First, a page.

2. health bar
Since you can't tell them apart, displaying the health
at the top of the screen was not an option. Placing it on top of it's head
was a good call.
3. the damage counter
I remember when Final Fantasy 6 ( FF3 US ) came out and how I missed the
bouncy numbers from FF4 ( FF2 US ). This was easy to implement, and I can easily
change that animation to anything else.
4 the warning lock-on
Another special effect I'm proud of. I first saw that in Omega Boost, then in Rez.
For a while, it would focus on your own player, telling you someone was
targeting your player. But when I tested, it didn't help. Recently I changed it
so it would focus on the enemy, and it made a world of difference.
5. the title animation
This is my homage to the Gamecube OS.
6. the stage
Nothing complex here.
I'm still working on a ground texture to give it more depth.
7. Droping world cup
To have a world cup, you need different looking players
or different stages if not both. It became obvious this was too much work
for my first game, so I dropped it. I might add it later, after creating better
Music and Sound
I knew from the start that I would use the NES music and sound,
no questions about it.
I planned on having ogg vorbis files, and use lib-vorbis or FMOD for playback.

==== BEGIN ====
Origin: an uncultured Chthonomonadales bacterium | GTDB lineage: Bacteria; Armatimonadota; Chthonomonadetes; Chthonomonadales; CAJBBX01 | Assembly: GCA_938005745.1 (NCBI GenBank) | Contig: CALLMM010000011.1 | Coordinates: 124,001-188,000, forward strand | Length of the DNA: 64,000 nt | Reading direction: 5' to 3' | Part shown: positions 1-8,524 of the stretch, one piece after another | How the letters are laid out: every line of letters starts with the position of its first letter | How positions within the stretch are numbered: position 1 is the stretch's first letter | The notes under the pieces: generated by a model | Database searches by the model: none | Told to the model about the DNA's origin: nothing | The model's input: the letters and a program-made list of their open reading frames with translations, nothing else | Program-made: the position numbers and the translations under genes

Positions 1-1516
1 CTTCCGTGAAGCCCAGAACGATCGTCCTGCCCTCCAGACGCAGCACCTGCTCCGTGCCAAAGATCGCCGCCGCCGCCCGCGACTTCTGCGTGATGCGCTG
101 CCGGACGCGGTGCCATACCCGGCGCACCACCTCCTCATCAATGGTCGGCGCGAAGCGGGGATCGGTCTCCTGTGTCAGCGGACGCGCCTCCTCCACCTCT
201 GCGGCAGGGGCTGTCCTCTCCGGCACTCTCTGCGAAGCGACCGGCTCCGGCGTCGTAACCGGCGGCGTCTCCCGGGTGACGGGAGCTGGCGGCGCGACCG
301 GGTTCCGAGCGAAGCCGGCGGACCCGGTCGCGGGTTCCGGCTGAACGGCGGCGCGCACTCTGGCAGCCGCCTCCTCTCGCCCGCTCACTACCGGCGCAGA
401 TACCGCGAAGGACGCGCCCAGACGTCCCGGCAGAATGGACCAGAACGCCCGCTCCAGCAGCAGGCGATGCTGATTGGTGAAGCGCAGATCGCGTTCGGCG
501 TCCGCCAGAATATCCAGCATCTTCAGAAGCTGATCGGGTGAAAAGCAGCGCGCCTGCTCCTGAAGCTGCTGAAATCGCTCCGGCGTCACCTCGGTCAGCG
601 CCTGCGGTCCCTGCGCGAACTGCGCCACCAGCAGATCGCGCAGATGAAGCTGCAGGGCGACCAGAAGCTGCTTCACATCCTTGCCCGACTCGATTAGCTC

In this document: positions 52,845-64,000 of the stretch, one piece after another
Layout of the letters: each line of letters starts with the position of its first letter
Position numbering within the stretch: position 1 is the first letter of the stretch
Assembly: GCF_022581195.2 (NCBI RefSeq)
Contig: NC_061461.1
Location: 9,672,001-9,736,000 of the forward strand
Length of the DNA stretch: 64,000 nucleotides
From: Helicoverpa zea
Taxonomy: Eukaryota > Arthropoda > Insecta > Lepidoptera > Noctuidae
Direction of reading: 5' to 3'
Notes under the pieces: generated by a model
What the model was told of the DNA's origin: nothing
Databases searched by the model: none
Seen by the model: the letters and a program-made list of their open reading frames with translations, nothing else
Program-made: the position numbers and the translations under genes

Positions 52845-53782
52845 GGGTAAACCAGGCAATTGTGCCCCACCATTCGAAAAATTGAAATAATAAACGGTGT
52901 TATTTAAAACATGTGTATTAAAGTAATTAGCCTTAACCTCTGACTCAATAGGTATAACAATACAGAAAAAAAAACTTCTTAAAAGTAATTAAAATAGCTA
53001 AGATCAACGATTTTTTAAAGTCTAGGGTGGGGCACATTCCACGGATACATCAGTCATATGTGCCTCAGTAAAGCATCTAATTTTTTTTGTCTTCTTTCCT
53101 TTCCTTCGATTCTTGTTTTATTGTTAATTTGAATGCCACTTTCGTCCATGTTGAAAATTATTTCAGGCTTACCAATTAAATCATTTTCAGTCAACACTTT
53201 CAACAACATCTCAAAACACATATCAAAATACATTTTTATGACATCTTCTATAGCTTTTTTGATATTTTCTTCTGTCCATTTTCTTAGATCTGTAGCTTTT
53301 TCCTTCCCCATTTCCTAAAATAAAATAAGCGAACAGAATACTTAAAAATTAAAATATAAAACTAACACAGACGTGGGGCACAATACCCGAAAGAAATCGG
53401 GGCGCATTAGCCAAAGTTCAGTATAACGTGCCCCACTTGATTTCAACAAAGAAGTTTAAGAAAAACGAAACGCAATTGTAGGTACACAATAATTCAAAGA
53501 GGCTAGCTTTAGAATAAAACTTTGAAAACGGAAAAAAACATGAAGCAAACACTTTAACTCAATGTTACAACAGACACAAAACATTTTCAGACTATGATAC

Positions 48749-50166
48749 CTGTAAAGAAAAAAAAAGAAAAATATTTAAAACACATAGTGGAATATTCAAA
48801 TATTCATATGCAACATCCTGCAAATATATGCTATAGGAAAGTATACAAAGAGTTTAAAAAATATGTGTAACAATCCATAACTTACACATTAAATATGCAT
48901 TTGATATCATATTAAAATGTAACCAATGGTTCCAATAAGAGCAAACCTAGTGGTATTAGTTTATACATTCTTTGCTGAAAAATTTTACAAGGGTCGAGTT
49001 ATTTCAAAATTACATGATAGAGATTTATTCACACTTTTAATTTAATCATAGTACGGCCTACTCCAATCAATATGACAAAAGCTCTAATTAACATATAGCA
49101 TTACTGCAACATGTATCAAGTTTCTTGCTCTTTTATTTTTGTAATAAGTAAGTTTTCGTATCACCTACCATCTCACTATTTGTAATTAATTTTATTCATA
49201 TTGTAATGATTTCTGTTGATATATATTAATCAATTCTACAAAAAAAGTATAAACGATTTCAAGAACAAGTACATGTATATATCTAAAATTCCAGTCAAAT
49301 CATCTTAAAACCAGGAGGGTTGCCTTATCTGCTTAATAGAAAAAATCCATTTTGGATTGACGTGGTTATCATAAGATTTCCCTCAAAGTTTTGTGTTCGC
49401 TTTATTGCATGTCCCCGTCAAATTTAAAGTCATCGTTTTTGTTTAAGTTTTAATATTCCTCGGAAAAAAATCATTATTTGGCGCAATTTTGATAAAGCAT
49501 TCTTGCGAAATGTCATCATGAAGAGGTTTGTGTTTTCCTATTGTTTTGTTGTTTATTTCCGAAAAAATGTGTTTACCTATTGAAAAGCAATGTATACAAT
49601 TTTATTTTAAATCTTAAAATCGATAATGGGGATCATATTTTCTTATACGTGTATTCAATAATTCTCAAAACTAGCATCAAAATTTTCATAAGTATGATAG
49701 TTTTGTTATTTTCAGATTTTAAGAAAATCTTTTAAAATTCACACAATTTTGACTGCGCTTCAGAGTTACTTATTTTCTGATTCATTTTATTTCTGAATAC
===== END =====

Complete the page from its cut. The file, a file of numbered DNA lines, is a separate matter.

When I found Blargg's Game Music Emu I was excited.
It took me only 10 days to learn and implement sound using Alsa and integrate
the music emulator.
Because I chose to have the players run by default, I don't play the running
sound, it would be annoying and overload the buffers.
Same issue with the jumping sound in bean ball mode. When there's many players,
that sound is annoying.
Balancing and final word
The programming part is easy for me, I can figure out and implement systems in reasonable time.
But balancing gameplay is tough, and I was constantly tuning it throughout the project.
Making a game hard but not frustrating takes time.
It's easy to whine about gameplay not being to your liking, but try doing it yourself.
In the last 2 weeks I recoded the AI for both modes. It's more predictable, but
better. Only recently did I start enjoying it. I still think team mode is too easy.
Bean ball mode can be a real challenge if you go for all the kills.
So what exactly makes you want to replay my game.
Theres no campaign, no scoring system, no online mode.
The word 'Gameover' does not appear.
Reminds me of Ice Hockey on the NES.